Until the last century the mainline of imaginative literature had always been stories of the gods, heroes, kings of a people. From Aeschylus to Dante to Shakespeare to Tolstoi, what went on in the palaces or on Olympus provided the main line of narrative in verse, prose, drama. [What about The Beggar's Opera? Tom Jones? Simplicissimus? But perhaps these are stops on a branch line.] I think it a pity that, as a character in Saul Bellow's Herzog remarks, somewhere around 1840 the novel fell into the quotidian, to which Professor Herzog irritably asks, So where was it standing before it fell? The answer was in myth or history or whatever narrative is back of us.

[From the introduction to Creation.]
I'm not convinced by either argument, but I see the merits of both. It is of course Joyce's right to rework the ancient myths for modernity (and Modernism), but with considerable relief I'm going back to Richard III.

Wednesday, 16 June 2010

Changing tastes

Recently got a text from a former colleague who is now also working furth of the book trade: a relief, she says, as she's rediscovered her enjoyment of books. Orwell experienced something similar:
But the real reason why I should not like to be in the book trade for life is that while I was in it I lost my love of books. A bookseller has to tell lies about books, and that gives him a distaste for them; still worse is the fact he is constantly dusting them and hauling them to and fro.
I'm not sure that I ever had to lie about a book (this is one of Orwell's characteristic, too-strong assertions; time and again one admires the cadence and force of one of his sentences, and agrees with the bulk of the sentiment, while being unable to entirely submit to his fiat) but one does have to learn the market, recognise what certain types of people are likely to want to buy, and simply accept that one won't approve of an awful lot of it.

In my experience, even when I was asked for advice, people very rarely took it: instead, I would present them with no more than three options, often only two, and let them get on with it. You could actually see them making their decision in the first few moments, and even when they asked about the merits of Y over X, they would almost always go for their first choice. It was very, very rare for customers to actually listen to what you were saying. Perhaps I didn't lie often enough - or maybe I should have read Gladwell's Blink. Certainly it proved that the cover of a book is terribly important.

Anyway, since leaving bookselling I've had the opposite reaction to my friend: books no longer seem as vital as they once did. Partly it's because I am no longer in the daily swim of things, peripherally aware of even the dross which contributes to the front-of-store bricklaying, let alone the fruitful oddities of customer orders. I don't regard this with any particular sadness. It's a reflection of growing older, changing priorities, developing new perspectives, and in any case I've always been of the opinion that one should never forget that books are, in the final analysis, a handy source of fuel. What matters is the stories, which don't rely exclusively on print.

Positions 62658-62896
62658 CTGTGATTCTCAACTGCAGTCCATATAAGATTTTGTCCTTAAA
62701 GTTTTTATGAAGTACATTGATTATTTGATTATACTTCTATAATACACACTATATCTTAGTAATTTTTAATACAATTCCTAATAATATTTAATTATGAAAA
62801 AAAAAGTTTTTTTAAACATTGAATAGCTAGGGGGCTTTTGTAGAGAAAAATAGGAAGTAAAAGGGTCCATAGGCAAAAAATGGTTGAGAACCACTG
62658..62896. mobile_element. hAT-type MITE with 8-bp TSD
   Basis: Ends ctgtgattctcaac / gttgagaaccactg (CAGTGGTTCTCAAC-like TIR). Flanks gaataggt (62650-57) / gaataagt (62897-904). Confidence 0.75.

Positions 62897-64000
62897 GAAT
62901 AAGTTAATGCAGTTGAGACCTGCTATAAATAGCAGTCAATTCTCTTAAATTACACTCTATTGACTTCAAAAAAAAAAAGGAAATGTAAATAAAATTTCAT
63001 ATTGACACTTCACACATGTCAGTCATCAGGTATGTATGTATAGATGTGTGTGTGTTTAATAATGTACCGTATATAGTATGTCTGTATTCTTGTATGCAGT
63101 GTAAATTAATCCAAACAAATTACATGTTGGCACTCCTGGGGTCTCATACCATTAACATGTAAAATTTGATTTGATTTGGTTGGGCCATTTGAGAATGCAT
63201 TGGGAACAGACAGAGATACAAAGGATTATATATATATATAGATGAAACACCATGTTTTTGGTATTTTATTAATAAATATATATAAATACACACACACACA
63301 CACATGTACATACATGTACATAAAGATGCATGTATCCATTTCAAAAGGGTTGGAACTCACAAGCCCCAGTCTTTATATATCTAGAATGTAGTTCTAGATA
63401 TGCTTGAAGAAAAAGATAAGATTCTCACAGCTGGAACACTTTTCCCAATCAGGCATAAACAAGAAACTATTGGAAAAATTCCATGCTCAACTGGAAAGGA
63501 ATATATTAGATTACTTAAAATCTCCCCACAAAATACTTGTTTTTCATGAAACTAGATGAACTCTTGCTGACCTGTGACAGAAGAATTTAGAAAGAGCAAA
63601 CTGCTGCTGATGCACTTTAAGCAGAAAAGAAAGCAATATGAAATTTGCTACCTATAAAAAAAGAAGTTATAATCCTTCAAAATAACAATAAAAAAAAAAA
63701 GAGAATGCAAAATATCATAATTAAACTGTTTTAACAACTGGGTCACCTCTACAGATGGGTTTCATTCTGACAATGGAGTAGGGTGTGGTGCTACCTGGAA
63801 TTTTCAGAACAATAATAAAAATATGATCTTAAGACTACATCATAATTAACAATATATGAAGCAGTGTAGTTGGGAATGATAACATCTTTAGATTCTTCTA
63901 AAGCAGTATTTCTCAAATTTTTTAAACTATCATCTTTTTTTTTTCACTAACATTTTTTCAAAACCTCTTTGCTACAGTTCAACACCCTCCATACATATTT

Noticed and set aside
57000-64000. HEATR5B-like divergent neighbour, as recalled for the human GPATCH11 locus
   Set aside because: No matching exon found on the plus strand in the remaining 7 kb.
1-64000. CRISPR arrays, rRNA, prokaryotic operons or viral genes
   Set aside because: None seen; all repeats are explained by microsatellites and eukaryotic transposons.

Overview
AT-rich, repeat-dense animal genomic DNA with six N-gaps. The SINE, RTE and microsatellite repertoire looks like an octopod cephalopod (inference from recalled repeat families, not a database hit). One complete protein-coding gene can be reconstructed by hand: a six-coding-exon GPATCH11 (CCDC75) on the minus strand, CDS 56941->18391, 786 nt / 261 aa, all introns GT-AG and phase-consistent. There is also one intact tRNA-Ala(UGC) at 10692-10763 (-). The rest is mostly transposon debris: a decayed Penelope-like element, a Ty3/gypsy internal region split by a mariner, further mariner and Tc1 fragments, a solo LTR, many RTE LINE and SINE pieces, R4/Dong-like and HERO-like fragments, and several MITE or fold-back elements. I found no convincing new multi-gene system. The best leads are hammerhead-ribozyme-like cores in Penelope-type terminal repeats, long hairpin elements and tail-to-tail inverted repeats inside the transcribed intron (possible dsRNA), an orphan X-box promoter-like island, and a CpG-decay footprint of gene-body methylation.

The process actually began prior to leaving, when Bastardstone's saw fit to introduce staff searches. No longer could you blithely bring in your two or five or twelve titles, proofs, sample chapters, library copies: everything had to be signed in, every day and - this was what drove me hog-wild with fury - had to be witnessed by other people. What in the name of fuck was this? Scotland in the 21st century, or the 17th? I could just about have tolerated the signing-in, on the grounds that if anyone had suspicions of jiggery-pokery, there would be some means of checking what one declared against what one possessed. But the introduction of the staff searches, the proofs becoming store property until being signed out, and the everyone-is-guilty-until-proven-innocent-before-the-kirk attitude killed off the last of my enjoyment. I stopped bringing books into work, and nearly stopped buying them.

Because I needed something to do on the bus I began listening to classical music again, after a nigh-on twenty-year hiatus, and so got back into Beethoven, discovered Mozart, Copland, Boccherini (through, yes, Master and Commander), and am making some progress with Schumann who, it turns out, was my maternal grandfather's favourite composer. I can recommend the following recordings in particular:

Mozart Piano Concerto No. 20; Clifford Curzon with the English Chamber Orchestra conducted by Benjamin Britten

Beethoven Piano Sonatas 8, 14, 21; Wilhelm Kempff

These are very well known pieces, and recordings, to anyone who knows anything about classical music, but I pass them on with the unashamed enthusiasm which only an amateur or newbie can muster. The Kempff has some dropped notes here and there, but I understand that's almost inevitable unless you are Maurizio Pollini; both Curzon and Kempff seem to me display concentration but not overt seriousness, they're not showy but they don't let the music play itself either.

Finally, here's a link to a YouTube video of Vladimir Horowitz playing Schumann's Traumerei in Moscow in 1986. If I read it right, this was his first return to Russia in over sixty years. The reaction of the audience is fascinating.

Friday, 11 June 2010

A rounded education

Throughout All Quiet on the Western Front Remarque has his narrator make various bitter comparisons between the academic subjects he and his classmates spent so much time and effort studying at school - little different from the ones I studied myself - and the knowledge and skills they've been forced to acquire as soldiers.
We remember mighty little of all that rubbish. Anyway, it has never been the slightest use to us. At school nobody ever taught us how to light a cigarette in a storm of rain, nor how a fire could be made with wet wood - nor that it is best to stick a bayonet in the belly because there it doesn't get jammed, as it does in the ribs.